• There’s certainly no love lost between sports bloggers and the mainstream sports press, especially in Minnesota, where our plethora of substandard columnists often overshadows the generally strong work turned in by many of the beat writers for both major dailies. But for Intern Sam’s money, all the Souhan and Sid blather in the world can’t dull the shine of a really good Patrick Reusse column.

    Reusse comes in for no small amount of criticism around these parts, mainly because he’s a cranky old coot who spends a lot of time appearing on talk radio and does not suffer fools gladly. But in an era when most sportswriters seem unaware that good, evocative writing is a part of their job description, Reusse continues to turn in some of the most artfully written reports to be found anywhere in America.

    His roundup column after Saturday’s victory was a case in point – no offhanded speculation, no silly attempt to create a storyline where there was none, just a well-written description of what happened on the field and in the manager’s office after the game. And in the process, we even got to read the real story regarding why Glen Perkins was suddenly called up after days of hearing that it would be someone else. That, people, is journalism, and it’s why we still need the old ink-stained wretches around.

  • ESPN’s lack of even-handedness in choosing which teams to put on its air is well established at this point. (The latest bit of evidence: the national airing of Sunday’s 863rd Yankees/Red Sox matchup of 2006 despite the total lack of any playoff implications at all on a day when at least five other games were full to bursting with playoff storylines.) As many have argued, ESPN is a business, not a public service, and there are Yankee and Sox fans everywhere, so why shouldn’t they air what more people want to see? (It’s a fair point, and lest anyone think this debate is confined to American baseball, go ask a Canadian from Alberta or Ottawa how they feel about Hockey Night in Canada’s game selection.)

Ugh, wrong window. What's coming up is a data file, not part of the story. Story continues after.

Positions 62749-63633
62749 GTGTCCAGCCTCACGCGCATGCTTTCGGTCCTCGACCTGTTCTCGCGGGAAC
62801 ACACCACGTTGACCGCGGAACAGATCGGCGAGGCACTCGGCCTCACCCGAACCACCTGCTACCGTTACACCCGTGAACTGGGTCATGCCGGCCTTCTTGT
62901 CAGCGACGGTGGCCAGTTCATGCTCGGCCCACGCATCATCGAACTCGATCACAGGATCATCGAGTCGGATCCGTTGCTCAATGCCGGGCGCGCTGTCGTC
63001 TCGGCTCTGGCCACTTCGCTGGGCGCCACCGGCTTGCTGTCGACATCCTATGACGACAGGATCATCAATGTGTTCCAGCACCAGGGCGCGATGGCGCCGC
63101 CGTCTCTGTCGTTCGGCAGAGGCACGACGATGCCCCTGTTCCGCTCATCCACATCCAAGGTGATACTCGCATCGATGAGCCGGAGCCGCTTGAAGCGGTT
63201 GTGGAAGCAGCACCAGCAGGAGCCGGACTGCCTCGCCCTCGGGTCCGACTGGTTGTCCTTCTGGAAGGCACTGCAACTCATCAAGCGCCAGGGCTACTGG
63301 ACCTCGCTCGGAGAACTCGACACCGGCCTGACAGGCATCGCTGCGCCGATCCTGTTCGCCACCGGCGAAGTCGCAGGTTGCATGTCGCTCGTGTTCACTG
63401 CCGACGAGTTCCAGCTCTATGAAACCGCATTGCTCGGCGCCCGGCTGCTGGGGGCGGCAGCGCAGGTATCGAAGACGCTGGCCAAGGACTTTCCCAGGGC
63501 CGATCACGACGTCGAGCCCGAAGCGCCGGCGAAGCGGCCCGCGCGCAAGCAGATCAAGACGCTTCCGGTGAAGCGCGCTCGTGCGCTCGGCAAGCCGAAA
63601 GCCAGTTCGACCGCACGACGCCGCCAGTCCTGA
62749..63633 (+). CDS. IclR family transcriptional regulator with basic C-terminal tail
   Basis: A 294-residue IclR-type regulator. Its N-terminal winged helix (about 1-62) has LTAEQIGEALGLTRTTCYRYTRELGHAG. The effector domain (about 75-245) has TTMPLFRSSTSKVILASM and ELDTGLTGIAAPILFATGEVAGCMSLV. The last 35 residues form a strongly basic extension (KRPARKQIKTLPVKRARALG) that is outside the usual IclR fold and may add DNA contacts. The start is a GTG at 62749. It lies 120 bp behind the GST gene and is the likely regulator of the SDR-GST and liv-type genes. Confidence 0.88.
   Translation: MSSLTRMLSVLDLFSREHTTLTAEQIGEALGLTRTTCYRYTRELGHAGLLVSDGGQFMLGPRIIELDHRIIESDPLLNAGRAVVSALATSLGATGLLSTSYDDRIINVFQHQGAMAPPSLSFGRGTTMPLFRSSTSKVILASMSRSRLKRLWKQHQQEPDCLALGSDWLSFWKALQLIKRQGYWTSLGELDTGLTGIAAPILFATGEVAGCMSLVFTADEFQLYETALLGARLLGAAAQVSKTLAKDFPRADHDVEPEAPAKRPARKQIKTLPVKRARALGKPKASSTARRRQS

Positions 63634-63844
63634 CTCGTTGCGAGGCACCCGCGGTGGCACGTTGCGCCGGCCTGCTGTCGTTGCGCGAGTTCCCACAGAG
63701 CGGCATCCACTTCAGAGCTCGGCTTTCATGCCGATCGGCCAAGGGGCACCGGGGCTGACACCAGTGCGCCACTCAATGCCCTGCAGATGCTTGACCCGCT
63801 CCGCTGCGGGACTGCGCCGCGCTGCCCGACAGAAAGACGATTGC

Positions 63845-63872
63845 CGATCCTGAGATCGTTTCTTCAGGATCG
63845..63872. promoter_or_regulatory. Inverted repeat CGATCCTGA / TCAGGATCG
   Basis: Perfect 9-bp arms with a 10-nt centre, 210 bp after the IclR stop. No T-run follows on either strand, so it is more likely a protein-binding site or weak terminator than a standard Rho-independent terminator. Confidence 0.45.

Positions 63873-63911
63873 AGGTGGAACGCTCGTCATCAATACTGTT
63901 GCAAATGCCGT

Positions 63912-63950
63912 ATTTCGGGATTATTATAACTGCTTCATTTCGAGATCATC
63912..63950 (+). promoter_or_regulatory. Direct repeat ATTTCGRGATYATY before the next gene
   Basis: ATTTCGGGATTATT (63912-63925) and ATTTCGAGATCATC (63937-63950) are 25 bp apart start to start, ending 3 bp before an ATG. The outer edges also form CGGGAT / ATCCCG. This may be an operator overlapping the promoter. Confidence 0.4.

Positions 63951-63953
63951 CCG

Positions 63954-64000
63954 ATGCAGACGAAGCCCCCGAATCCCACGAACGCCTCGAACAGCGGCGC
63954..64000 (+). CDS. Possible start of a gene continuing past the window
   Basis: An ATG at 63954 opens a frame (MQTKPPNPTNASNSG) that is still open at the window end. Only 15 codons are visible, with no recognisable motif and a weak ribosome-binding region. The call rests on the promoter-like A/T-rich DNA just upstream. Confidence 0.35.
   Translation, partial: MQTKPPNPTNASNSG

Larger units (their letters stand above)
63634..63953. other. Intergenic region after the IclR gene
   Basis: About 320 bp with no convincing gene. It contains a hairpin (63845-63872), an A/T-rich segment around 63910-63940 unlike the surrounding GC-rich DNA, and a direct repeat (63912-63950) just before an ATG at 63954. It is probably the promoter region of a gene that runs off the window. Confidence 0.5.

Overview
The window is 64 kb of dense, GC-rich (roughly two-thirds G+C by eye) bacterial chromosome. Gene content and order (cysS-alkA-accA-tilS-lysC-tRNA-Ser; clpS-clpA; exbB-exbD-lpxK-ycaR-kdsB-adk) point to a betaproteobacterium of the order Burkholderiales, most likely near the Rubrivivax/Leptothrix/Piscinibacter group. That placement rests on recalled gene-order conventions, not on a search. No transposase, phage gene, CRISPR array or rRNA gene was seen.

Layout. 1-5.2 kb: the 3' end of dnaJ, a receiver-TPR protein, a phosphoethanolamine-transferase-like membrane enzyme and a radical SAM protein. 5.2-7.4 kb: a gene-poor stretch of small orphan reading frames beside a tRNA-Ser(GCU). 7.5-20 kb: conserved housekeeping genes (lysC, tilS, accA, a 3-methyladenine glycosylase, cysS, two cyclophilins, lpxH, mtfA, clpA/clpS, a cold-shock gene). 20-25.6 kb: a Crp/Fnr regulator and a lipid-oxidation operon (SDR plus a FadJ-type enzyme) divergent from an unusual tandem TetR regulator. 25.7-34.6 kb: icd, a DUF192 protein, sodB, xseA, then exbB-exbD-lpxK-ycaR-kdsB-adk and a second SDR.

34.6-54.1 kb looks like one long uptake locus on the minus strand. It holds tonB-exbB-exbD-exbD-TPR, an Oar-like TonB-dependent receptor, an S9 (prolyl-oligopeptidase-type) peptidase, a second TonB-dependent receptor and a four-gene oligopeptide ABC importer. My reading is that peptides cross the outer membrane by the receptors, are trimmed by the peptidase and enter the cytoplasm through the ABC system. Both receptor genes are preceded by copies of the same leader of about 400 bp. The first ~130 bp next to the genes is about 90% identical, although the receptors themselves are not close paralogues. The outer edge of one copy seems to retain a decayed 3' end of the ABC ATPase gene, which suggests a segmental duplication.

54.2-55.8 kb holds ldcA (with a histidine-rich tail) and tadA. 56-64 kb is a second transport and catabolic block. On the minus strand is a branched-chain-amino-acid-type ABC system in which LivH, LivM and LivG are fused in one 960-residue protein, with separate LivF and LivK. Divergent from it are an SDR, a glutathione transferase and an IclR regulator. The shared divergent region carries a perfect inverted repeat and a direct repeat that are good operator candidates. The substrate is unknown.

• But ESPN is also a news-gathering organization, and over the last few years, the anchors and reporters who are supposed to cover the entire American sporting world have clearly been told in no uncertain terms that the news they report should reflect the business interests of the company first and foremost. In case anyone was still in doubt as to the way ESPN handles its journalistic decisions in the SportsCenter newsroom, Fynal Cut has you covered.

  • Over in the Ozzie Guillen Is Batshit Crazy file, his Ozness apparently threw a fit this weekend upon learning that the A’s have banned alcohol from their clubhouses. On the one hand, you would suppose that the White Sox would have bigger problems to worry about at the moment. On the other hand, after the weekend they just had, wouldn’t you want a drink?

  • Finally, Intern Sam knows that the National League might as well be playing its games in Guam as far as most AL fans are concerned, but he feels compelled to report, nonetheless, that the Philadelphia Phillies (with apologies to Cubs fans, the worst team in NL history) are in serious danger of actually making the playoffs for the first time since 1993. (You remember that year, right? It was the one with John Kruk! And Lenny Dykstra! And gritty, gutty Darren Daulton! And, um… mitchwilliamsandjoecarter. yeah. so. forget we said anything.)

    More than that, the Phightin’ Phils actually have a player on the verge on hitting 61 home runs, and while it’s true that 61 isn’t the actual record anymore, it’s probably still the record for players not taking horse pills, so that’s gotta be worth something. Anyway, the Phils’ late surge sets up the possibility, however remote, that Minnesota and Philadelphia could meet in the World Series, in which case at least two members of the GameDay online family would spontaneously combust. Just so you’re all warned…